The Democrats (and some others) have been screaming for all the country to hear that the upcoming debt ceiling vote should not have to be. After all, once Congress passes a law that involves paying for something, and the President signs it, the country has an obligation to “pay its bills”, right?
Wrong. This rationale is utter nonsense, as Congress has the sequence of events exactly backward. If Congress passes any law that would have the effect of increasing the country’s debt above the plainly existing (for all to see) debt limit, and has not first dealt with the obligation of how to get the debt ceiling increased so that the bills could be paid, Congress and all the members who have voted for those bills have abrogated their fiduciary responsibility.
For more than 100 years until WWI, Congress was obligated under law to approve each spending measure that resulted in accrued debt. Bonds were either approved or not approved, which kept spending and debt limits in check. That procedure is no longer in affect today. That is unfortunate.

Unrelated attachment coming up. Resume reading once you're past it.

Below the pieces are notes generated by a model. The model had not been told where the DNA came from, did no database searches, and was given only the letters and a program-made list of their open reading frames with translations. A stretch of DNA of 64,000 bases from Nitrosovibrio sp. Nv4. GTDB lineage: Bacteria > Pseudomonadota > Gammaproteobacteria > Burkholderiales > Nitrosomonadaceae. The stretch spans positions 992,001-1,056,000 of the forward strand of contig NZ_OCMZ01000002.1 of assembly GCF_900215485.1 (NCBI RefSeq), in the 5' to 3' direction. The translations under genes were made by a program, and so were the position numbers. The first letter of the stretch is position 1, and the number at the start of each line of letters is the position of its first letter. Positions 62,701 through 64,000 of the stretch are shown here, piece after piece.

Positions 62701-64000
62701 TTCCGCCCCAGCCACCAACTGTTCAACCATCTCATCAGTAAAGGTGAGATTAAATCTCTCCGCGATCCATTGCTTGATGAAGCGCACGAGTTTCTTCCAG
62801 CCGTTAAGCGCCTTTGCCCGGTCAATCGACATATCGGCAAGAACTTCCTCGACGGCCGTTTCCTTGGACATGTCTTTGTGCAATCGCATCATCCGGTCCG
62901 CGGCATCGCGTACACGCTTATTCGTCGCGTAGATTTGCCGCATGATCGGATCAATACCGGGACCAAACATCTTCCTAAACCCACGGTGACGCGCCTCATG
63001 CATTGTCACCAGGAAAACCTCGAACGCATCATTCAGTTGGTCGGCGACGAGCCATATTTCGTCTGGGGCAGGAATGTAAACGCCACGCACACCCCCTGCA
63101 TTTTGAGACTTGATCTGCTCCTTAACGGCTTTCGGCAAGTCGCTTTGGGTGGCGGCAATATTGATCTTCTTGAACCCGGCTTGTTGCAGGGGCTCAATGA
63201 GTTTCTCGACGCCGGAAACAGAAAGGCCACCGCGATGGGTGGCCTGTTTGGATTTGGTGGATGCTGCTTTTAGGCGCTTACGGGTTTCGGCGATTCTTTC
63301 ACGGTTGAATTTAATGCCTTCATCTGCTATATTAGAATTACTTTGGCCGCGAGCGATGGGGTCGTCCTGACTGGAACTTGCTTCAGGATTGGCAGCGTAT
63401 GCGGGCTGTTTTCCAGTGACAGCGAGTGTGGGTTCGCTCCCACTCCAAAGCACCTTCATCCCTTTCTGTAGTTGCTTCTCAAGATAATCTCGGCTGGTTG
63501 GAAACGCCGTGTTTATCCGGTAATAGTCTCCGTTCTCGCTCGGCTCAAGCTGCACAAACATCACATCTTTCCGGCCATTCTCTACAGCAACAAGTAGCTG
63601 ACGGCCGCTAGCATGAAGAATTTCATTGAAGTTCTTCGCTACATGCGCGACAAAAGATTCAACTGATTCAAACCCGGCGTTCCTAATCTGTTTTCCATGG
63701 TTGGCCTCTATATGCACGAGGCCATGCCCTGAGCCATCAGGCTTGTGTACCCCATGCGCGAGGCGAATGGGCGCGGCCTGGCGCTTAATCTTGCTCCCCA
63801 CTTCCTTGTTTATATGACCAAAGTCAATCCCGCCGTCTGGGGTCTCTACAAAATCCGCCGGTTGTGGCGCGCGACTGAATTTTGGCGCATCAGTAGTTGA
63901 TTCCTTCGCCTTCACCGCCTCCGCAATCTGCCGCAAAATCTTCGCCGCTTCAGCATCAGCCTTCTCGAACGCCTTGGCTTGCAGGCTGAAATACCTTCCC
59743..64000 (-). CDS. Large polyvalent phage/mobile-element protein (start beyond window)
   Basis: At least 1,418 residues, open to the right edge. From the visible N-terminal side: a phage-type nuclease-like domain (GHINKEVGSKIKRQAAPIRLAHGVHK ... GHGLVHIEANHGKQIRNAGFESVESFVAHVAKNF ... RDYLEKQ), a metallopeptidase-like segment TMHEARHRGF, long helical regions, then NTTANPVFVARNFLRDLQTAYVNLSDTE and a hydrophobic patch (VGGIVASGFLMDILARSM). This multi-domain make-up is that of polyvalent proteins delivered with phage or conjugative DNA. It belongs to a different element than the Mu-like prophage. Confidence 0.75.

For those who advocate for an unlimited debt ceiling, one should place their same arguments in an individual or business context. For instance, if a family only has $1,000 of available cash reserves, and for some reason commits itself to spend $1,200, where does the blame lie? And from where does the extra $200 come? And should that family have a continuous, open-ended stream of money to spend as it sees fit? Or look at it from a business perspective — every business wants to spend to succeed. However without the prudence and final decisions of the Chief Financial Officer obligated to operate under yearly and long-term budgets, the business runs the risk of swiftly becoming insolvent.
The same common sense should be applied to Congress as it once was. Do we spend before we know how we are going to pay for it, or do we know how we are going to pay for it before we spend? Let’s please get our sequence straight and financial house in order.